set forth the rudeness and illegality of proceeding in this
manner (especially against their superiors), from several Large Declaration, topics.
10. The declinator dilates upon the injury done to the episcopal character, by excluding the prelates from voting in the assembly ; and that their not allowing an archbishop or bishop this privilege, unless elected by their presbyteries, is contrary to general practice, and without precedent in the earliest and
best ages of the Church. And further, barring the bishops a CHARLES precedency in ecclesiastical assemblies is a breach of the acts of parliament of their own kingdom ; and here they cite two statutes enacted in the years 1606 and 1609.
Lastly. The declinator sets forth what a contradiction it is to reason and primitive practice, that archbishops and bishops should be judged by presbyteries ; and, which carries the absurdity further, by a mixed company of presbyters and laics. That by the canons of the ancient Church, bishops are to be tried by none beneath their own order. After this the bishops Concil.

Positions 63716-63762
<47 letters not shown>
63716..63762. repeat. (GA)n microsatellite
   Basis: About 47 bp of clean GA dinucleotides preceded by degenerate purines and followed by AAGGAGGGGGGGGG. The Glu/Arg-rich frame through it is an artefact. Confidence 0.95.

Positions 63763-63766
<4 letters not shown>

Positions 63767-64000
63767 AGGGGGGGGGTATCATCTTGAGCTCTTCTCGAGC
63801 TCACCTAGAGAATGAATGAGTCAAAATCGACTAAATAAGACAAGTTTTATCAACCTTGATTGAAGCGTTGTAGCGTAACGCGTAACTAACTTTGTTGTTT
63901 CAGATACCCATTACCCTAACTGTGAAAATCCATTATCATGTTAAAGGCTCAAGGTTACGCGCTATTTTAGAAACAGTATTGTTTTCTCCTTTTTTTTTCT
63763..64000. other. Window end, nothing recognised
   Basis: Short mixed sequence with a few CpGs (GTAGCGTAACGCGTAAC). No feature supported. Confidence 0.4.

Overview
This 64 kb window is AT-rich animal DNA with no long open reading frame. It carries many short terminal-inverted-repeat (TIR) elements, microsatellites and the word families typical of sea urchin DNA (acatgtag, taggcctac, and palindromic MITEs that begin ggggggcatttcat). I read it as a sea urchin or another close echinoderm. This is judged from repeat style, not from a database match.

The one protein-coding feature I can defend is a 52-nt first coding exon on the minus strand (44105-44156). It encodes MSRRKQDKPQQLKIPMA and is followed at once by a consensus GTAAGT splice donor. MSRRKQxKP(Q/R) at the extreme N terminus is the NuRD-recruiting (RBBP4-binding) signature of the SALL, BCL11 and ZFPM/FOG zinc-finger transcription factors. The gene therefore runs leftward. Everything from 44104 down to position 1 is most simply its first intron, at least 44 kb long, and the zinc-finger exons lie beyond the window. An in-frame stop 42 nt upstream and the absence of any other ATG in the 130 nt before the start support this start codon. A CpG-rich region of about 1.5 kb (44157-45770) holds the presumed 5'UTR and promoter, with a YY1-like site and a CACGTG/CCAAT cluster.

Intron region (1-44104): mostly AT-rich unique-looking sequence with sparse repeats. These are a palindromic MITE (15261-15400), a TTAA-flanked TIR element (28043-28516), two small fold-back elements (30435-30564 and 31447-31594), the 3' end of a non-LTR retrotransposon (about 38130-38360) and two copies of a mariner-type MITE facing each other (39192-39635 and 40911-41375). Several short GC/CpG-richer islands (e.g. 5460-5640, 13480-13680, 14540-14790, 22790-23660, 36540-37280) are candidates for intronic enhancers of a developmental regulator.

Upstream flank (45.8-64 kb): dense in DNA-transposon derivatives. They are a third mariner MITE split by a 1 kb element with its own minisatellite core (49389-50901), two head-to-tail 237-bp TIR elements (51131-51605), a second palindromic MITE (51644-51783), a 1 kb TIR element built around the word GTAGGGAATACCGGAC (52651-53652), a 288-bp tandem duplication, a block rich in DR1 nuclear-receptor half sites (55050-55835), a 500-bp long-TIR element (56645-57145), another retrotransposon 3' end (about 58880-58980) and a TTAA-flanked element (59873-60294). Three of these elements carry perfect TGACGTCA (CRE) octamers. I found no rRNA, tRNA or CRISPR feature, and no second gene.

Carthag. 1. wave this primitive privilege, and sink themselves to modern can. 11 constitution ; declaring, that for any charge relating to life or
Carthag. doctrine, they are willing to abide the trial of a general assem- A. D. 419. bly, lawfully constituted, or of his majesty's high commissioner. They conclude with a solemn protestation, that this declinator is not made use of out of any consciousness of immorality or misconduct in their function ; and therefore they humbly intreat his grace the commissioner for a free and lawful general assembly. This instrument is signed by the following prelates, though at different places, and dispersed by the persecution :
Notwithstanding this protestation, the covenanting synod went on. Alexander Henderson was their moderator, and Archibald Johnston their clerk or registrar. The lord com- This Johnmissioner sat about a week with these men, in hopes to bring clerk of their them off their extravagant demands; but finding the reducing Tables at them to order and customary form wholly impracticable, and Rushworth, that they were unalterably resolved to exclude the bishops, he pt 2. p. 847. dissolved the assembly by proclamation, and commanded the The commembers to retire under pain of treason.